To be fair to the former group, it is difficult not to be poorly informed, given that the mainstream media’s default pro-Union position doesn’t reflect either (a) the sustained support for independence from half of Scottish voters over the last six years, or (b) the extreme danger posed to Scotland’s economic well-being from its status as a GB region within in the post-Brexit economic future that awaits us, tied to the ailing British economy. Both the OECD and IMF recently forecast zero growth for the GB economy over the next year (the lowest for any developed nation) and the highest inflation.

In contrast, the strong economic performance of Scotland’s equivalent size neighbours, for example Denmark and Ireland (both have a per-capita GDP at least 30 per cent higher that the UK’s), demonstrates the resilience of medium-size economies that connect, adapt and grow within the wider single EU market. Scotland is (potentially) an energy powerhouse and our broader wealth and resources at least match those of our equivalent-sized and prosperous neighbours. But crucially, without independence and our place alongside our peers in our regional single market, we lack the wherewithal to manage them for our economic security.

The post-Brexit GB economy is in long-term decline; there is no US trade agreement in sight to save it. Scotland is neither small nor poor; but trapped inside the GB economy, we are isolated and in long-term economic danger, in sharp contrast to our near neighbours across the North and Irish seas. The only route to a successful and prosperous Scotland that is able to realise the benefits of its own considerable wealth is independence and membership of our regional/European single market.

D Jamieson, Dunbar, East Lothian

Too stupid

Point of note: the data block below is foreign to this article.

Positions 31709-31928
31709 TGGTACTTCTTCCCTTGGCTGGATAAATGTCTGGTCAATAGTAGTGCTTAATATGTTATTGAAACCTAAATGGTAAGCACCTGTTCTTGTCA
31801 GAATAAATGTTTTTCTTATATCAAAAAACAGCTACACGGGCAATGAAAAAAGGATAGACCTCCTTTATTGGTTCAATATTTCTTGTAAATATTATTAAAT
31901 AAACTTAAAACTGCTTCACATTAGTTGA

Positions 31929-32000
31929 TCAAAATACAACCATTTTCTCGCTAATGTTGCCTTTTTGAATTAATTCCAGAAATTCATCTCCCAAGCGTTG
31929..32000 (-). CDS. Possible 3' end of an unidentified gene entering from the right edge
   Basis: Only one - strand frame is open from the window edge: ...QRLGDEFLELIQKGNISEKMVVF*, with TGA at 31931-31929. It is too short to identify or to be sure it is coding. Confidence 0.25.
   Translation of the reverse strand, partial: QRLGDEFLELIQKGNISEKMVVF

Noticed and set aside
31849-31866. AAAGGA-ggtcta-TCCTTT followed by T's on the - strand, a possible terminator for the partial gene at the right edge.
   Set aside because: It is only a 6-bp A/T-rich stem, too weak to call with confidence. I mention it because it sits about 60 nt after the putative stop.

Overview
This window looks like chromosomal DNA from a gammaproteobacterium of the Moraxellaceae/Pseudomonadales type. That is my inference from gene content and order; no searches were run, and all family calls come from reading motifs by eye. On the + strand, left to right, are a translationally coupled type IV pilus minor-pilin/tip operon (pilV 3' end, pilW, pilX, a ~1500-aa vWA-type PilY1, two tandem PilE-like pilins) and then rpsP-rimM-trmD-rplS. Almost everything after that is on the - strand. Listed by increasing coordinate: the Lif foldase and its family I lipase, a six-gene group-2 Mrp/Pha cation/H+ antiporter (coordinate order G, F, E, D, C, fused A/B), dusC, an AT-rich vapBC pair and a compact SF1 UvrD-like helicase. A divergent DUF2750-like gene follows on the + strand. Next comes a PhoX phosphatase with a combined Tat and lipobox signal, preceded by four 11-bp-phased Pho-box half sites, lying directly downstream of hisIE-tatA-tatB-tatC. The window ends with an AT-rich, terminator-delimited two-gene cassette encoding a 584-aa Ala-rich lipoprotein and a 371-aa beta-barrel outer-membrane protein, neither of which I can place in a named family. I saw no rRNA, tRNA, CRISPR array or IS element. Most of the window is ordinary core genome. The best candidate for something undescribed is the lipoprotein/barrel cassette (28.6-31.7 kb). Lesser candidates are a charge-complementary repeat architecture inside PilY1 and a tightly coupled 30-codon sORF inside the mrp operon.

Les Mackay (Letters, 23 June) writes that Westminster says Scotland is “too wee, too poor and too stupid” to be independent.

Was this really ever said by the UK Government? It is often quoted but I fear it is more stated by those vying for independence, probably with a view to incite division but possibly also a reflection of the reality of the SNP – who are too wee, too poor and certainly too stupid to be in charge of a country.

I feel quite justified in saying this as they have built up a very real and far from impressive track record of failure, inaction and sheer incompetence. Meanwhile I am off to re-read my childhood copies of the Oor Wullie Annuals to brush up on my Scots.

Ken Currie, Edinburgh

Tongue tied

Crawford Mackie casting doubt on there being a verifiable Scots language (Letters, 23 June) brought to mind a scene in the film The Road to Bali in which Bob Hope and Bing Crosby (in kilts) sang: “Hoots, mon, whaur ur y’ gaun who dae y’ think y’ ur...r...r”. And so on.

This was in a major production for worldwide distribution so the hard-headed bean counters at Paramount Pictures must have thought there was some sort of Scots tongue which would have been widely recognised at that time.

Perhaps Mr Mackie was having a wee attack of the heedrum-hodrums.

S Beck, Edinburgh

Covid facts

With a 30 per cent rise in infections and a 15 per cent rise in hospitalisations in the past week should we be worried about the new Covid wave?

Health experts like Linda Bauld are not overly concerned given Covid deaths are running about 40 a week and the over-75s and the clinically vulnerable have a degree of protection through the second booster. This, however, masks the risk of long Covid, currently affecting 150,000 in Scotland, a very serious illness. Furthermore, experts have expressed concern over potential new variants and called for a vaccination programme for the over-50s in the autumn, which is to be welcomed given the majority of the population seem to no longer be taking precautions.

The Scottish Government could point out that the majority of cases are amongst women between 20 and 64. Its own data shows that since February women in this age groups are up to twice as likely to contract Covid than men and up to three times as likely to be reinfected than men. In the week commencing 13 June, for example, cases for women in this age group were 82 per cent higher than for similarly aged men and in the previous two weeks 74 per cent higher.

The Scottish Government was warned about a potentially higher rate of infection for women in its Omicron report published in January. With this now realised it matters that young and middle-aged women know they are potentially much more susceptible to infection from Omicron. The government needs to come clean and communicate all the facts about Covid.

Neil Anderson, Edinburgh

Pot and kettle

In the Patrick Grady MP case (Scotsman, 24 June), a taped SNP meeting shows another group of British politicians who do not think rules and conventions apply to them. Yet this same SNP frequently points the finger at other representatives!

William Ballantine, Bo’ness, West Lothian